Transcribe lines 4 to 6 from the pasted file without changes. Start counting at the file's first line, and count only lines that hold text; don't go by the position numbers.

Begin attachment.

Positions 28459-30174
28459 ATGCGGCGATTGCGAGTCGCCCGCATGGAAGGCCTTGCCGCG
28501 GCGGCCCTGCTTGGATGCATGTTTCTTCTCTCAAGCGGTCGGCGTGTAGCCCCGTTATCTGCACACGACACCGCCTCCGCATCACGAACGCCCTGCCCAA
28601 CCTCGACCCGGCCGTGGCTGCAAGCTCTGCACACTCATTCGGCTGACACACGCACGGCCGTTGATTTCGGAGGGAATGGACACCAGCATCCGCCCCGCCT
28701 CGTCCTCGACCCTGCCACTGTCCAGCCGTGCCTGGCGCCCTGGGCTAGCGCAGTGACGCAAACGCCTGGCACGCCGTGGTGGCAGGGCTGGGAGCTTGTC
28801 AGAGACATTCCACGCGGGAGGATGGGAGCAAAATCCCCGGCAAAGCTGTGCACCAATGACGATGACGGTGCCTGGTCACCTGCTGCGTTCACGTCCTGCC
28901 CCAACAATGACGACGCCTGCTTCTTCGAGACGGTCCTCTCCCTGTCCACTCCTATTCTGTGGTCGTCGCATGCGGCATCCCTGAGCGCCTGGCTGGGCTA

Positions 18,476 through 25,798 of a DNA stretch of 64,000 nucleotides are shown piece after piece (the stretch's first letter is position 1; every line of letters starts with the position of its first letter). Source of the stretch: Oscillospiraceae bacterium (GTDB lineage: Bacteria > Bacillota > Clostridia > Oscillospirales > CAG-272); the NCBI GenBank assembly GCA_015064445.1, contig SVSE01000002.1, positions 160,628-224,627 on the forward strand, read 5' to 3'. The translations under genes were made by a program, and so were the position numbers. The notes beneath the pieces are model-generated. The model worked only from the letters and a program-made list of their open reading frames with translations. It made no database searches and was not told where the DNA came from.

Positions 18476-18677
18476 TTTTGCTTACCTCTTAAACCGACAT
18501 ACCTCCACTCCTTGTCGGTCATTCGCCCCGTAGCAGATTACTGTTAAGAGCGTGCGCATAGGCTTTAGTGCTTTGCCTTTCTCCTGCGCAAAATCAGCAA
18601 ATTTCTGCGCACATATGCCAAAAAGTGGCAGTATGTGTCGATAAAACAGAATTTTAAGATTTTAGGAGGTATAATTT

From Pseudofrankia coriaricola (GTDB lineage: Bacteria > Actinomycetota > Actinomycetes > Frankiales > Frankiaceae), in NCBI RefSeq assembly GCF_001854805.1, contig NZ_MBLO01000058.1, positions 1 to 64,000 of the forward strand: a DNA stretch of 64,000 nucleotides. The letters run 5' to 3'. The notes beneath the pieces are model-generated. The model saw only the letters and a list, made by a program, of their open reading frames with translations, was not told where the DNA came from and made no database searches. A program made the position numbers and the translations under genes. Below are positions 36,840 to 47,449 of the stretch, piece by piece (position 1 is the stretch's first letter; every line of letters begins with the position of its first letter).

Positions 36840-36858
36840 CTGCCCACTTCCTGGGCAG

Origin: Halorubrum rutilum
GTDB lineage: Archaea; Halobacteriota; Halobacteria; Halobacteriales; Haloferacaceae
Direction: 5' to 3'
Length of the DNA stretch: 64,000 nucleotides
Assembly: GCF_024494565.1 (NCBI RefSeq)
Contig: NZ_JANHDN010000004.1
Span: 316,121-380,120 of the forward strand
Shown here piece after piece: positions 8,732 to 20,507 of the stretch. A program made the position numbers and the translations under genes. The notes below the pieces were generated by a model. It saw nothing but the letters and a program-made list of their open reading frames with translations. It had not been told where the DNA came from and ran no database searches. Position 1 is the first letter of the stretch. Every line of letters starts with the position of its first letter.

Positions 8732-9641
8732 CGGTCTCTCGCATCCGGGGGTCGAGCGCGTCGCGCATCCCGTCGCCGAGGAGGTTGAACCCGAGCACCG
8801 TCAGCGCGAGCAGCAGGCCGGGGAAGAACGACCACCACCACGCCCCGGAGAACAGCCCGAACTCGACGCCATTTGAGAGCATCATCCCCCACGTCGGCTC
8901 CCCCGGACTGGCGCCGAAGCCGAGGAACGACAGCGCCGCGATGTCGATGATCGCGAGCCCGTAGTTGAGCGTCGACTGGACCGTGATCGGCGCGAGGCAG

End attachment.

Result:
28601 CCTCGACCCGGCCGTGGCTGCAAGCTCTGCACACTCATTCGGCTGACACACGCACGGCCGTTGATTTCGGAGGGAATGGACACCAGCATCCGCCCCGCCT
28701 CGTCCTCGACCCTGCCACTGTCCAGCCGTGCCTGGCGCCCTGGGCTAGCGCAGTGACGCAAACGCCTGGCACGCCGTGGTGGCAGGGCTGGGAGCTTGTC
28801 AGAGACATTCCACGCGGGAGGATGGGAGCAAAATCCCCGGCAAAGCTGTGCACCAATGACGATGACGGTGCCTGGTCACCTGCTGCGTTCACGTCCTGCC